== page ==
Rate symmetry is involved with the regulation of a mechanical watch. It is connected to the fact that every cycle of the balance wheel consists of two swings, first in one direction and then in another. At every swing, the impulse pin on the balance roller shifts the pallets across, from one side to the other of the banking pins. So the balance wheel swings through a certain degree of arc from where the impulse pin moved the pallets to where the balance wheel stops and begins its return swing. If the arc of swing is not the same on both sides, the watch is said to be out of beat. Watch repairers can measure this using using an electronic timer machine, with differences between the two sides of the cycle of the order of a few milliseconds.
Some watches are fitted with a beat corrector, in addition to the regulator which adjusts the rate of the watch. The beat corrector is where the outside end of the hairspring terminates, and so rotating the beat corrector effectively moves the position of the jewel on the impulse pin. When the balance is at rest, the impulse jewel on the balance roller should correspond to a line running from the pallet pivot, through the banking pins and on to the balance pivot.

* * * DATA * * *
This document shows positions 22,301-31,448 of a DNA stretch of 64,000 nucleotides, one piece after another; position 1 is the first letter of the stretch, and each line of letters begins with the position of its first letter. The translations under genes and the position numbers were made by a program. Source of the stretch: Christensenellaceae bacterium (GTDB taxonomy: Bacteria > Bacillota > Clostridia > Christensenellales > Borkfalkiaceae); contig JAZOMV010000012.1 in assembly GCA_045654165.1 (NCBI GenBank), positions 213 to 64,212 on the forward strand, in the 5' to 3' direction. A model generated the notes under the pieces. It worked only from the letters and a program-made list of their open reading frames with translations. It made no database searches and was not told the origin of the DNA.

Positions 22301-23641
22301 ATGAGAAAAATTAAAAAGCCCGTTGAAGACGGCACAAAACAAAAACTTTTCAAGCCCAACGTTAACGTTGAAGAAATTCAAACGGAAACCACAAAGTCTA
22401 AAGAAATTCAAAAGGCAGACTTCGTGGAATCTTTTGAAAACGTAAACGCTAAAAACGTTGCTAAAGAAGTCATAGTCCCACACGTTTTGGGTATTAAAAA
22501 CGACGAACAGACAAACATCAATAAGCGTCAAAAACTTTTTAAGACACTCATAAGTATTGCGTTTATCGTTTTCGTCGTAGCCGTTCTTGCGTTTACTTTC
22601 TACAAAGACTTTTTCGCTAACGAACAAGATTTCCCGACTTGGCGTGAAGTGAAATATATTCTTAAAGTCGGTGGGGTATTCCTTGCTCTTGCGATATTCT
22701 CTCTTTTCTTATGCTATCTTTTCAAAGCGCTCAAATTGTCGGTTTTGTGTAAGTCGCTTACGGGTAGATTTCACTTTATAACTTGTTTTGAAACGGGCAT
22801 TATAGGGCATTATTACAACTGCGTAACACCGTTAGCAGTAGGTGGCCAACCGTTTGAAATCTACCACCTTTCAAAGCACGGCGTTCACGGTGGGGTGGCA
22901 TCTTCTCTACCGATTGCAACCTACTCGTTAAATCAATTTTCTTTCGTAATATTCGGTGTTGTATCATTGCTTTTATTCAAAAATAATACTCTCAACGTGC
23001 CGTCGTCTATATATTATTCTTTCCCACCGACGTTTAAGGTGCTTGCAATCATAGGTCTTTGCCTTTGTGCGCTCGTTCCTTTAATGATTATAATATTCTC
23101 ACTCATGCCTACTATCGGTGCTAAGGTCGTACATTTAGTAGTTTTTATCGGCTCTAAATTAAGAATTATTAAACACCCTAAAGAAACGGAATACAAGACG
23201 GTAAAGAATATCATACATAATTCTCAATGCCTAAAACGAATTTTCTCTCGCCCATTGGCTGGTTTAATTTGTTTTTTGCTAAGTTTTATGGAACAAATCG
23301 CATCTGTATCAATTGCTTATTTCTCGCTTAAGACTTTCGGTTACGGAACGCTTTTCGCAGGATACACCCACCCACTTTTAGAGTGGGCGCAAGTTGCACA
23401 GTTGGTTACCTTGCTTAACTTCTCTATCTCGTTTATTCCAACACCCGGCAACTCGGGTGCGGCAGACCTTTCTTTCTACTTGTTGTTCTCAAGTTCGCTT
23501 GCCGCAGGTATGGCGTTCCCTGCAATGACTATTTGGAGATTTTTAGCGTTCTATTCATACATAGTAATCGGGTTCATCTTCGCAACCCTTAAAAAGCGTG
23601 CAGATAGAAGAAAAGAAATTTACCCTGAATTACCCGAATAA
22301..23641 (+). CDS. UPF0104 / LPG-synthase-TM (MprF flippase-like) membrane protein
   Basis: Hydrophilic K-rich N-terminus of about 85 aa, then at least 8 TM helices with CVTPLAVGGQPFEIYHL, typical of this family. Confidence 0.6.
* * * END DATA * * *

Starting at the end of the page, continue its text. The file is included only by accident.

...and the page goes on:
If the watch doesn’t have a beat corrector, the external end of the balance hairspring will be joined to a fixed stud, and can’t be adjusted. In this case, rate symmetry can be regulated by rotating the hairspring collet, which is slid onto the balance staff, and to which the internal end of the hairspring is attached. There is a notch in the brass collet that can be used to rotate it on the staff.
A watch such as the Glashütte Original PanoMaticInverse has two swan-neck regulators, one for the regulator itself, the other for rate symmetry.
For a clear video explanation of rate symmetry and beat correction, see the Watch Repair channel on YouTube.
Below, a photo of the balance wheel with the more customary style of beat corrector, courtesy Guy Sie/flickr.com